A bittersweet homecoming for Tijuana printers Francisco Rivera and Alfonso Calderon: sweet, for their release from Mexico's most hellish prison, bitter, because they were falsely imprisoned as drug runners after buying a car from the U.S. Marshals loaded with hidden marijuana.
The men were arrested at a Mexican checkpoint when solders found 19 pounds of pot hidden in the truck. They bought the truck at a federal lot near San Diego where vehicles seized from drug smugglers and other criminals are sold at government auctions.
A thorough inspection is required, yet, as CBS News Correspondent Bill Whitaker reports, U.S. customs agents missed the hidden pot. A Mexican judge couldn't believe Americans with dogs and technology didn't spot the drugs and sentenced the two printers to five years in prison. The U.S., not only ignored their pleas for help, but fought to keep exonerating evidence from their attorneys.
"They turned their back on us at the moment we needed them most," says Alfonso Calderon, speaking in Spanish. "They were the ones who got us into this mess. They sold us a car loaded with drugs."
They were released only when their attorneys proved the moldy marijuana was in the car long before the printers bought it.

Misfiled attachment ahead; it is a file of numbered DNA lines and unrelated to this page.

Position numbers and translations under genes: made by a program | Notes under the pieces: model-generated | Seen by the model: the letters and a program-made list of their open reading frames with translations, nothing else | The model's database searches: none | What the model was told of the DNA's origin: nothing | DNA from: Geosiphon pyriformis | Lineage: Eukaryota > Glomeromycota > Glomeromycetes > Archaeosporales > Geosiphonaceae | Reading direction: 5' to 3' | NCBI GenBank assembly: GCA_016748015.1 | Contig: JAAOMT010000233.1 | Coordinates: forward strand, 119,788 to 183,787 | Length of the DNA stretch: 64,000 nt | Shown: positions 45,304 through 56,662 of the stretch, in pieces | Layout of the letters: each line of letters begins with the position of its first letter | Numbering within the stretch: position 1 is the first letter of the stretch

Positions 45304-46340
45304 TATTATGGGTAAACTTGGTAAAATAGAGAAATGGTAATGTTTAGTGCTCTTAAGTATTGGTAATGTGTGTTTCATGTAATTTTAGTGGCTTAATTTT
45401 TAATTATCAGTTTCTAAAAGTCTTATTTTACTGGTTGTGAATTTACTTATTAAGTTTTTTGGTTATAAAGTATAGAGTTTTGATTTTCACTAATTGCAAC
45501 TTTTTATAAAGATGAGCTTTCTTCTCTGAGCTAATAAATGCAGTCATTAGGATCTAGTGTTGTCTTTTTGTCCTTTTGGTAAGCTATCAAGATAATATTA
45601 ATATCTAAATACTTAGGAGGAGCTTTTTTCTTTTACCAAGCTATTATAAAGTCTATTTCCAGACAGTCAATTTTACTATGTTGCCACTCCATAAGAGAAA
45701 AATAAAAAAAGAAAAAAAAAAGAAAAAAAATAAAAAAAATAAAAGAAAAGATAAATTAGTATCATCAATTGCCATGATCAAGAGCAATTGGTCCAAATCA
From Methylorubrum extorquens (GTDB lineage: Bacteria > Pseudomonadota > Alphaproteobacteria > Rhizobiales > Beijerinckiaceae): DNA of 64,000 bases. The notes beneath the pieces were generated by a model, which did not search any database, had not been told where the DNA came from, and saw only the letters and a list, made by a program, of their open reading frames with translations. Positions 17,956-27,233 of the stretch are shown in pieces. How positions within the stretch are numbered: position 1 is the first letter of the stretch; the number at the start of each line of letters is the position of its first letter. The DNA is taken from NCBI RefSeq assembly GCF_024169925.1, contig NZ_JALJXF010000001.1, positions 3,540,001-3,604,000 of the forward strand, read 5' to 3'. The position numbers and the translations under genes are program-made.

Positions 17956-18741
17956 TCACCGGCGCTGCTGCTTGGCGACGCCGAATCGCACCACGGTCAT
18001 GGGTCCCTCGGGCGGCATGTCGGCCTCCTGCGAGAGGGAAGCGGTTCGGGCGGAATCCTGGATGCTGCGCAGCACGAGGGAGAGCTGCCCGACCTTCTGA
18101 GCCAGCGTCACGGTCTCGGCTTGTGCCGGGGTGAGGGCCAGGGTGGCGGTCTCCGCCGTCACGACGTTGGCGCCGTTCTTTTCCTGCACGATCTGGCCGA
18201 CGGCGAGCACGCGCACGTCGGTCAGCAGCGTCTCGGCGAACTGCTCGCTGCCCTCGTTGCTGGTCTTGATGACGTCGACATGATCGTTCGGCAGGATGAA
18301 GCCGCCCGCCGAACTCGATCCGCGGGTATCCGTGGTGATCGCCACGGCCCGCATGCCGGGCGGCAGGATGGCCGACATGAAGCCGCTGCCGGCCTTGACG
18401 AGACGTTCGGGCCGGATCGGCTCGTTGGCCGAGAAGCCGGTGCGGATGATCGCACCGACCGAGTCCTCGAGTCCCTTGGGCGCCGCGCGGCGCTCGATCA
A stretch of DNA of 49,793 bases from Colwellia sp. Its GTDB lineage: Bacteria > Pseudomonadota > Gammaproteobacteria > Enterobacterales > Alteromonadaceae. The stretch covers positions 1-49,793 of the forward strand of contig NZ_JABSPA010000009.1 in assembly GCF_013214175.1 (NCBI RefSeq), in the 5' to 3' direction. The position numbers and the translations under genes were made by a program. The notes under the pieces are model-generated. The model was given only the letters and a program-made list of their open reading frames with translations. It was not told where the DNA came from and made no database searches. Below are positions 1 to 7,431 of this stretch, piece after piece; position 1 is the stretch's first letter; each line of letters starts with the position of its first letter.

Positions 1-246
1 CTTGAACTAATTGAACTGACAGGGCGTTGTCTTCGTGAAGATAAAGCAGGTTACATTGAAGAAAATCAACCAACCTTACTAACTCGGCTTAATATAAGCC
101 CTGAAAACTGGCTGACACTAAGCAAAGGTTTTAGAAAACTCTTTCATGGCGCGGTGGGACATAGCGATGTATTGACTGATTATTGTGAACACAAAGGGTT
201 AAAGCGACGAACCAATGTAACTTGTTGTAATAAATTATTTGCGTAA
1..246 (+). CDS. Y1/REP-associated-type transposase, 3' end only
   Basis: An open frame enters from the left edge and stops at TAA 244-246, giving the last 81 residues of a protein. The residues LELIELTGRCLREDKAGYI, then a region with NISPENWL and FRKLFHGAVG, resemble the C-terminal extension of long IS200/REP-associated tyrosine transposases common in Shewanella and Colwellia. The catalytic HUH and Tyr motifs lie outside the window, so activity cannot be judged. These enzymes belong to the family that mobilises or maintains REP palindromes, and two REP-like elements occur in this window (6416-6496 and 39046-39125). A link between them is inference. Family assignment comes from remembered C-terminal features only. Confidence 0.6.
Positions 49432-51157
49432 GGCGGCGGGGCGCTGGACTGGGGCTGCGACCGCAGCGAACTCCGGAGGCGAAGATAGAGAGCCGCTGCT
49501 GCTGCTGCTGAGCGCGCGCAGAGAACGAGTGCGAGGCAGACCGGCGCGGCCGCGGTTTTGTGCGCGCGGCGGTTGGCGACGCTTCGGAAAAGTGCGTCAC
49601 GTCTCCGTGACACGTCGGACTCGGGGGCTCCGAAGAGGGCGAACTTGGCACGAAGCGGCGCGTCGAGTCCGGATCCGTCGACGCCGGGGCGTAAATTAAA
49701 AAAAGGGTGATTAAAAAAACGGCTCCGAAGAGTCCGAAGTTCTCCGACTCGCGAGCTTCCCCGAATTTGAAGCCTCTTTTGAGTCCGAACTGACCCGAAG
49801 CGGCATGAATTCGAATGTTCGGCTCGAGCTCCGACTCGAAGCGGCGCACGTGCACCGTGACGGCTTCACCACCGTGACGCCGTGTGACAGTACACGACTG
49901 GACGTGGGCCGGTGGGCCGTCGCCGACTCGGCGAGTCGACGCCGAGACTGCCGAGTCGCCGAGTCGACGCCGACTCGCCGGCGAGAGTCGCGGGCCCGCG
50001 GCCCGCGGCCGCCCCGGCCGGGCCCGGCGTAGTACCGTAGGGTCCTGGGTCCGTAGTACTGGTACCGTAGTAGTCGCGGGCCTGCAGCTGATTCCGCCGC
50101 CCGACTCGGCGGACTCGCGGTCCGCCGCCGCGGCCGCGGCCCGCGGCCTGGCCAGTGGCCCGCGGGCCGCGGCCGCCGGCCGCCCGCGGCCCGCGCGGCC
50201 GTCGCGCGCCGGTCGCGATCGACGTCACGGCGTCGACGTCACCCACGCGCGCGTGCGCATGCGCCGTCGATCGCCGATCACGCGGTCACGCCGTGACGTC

The same thing happened to 67-year-old Tijuana businessman Jose Aguado Cervantes. He spent more than three months in a U.S. jail after agents found 119 pounds of marijuana hidden in the bumper of a car he'd bought at the U.S. auction.
"I put 100 percent of my trust in the American government," he says in Spanish. "I never imagined they would sell me a car loaded with drugs.
No one from the government would speak on camera, but in legal documents, U.S. attorneys say the government did nothing wrong and since some of the cars auctioned here were seized from drug smugglers, the onus, they say, is on the buyers to make sure the cars are drug free. In short, buyers beware.
"I don't think 'as is' to the normal consumer means, 'If I buy it and it's stuffed full of drugs that I'm unaware of and I get arrested, that's my problem,'" says Teresa Trucchi, attorney for Rivera and Calderon.
Trucchi said the U.S. has a responsibility to search seized cars. In the Cervantes case, the 9th Circuit Court of Appeals called the government's position "embarrassing" and threw it back to a lower court. Still, the U.S. attorney claims the government has immunity and vows to fight to the Supreme Court.
"It's shameful the U.S. government is hiding behind excuses," says Calderon. "I don't know what law gave them the right to damage lives."
No one knows how many drug-laden cars the U.S. has sold. In recent weeks a California man was thrown in a Mexican jail when 33 pounds of marijuana were found in a car he bought from the U.S. government.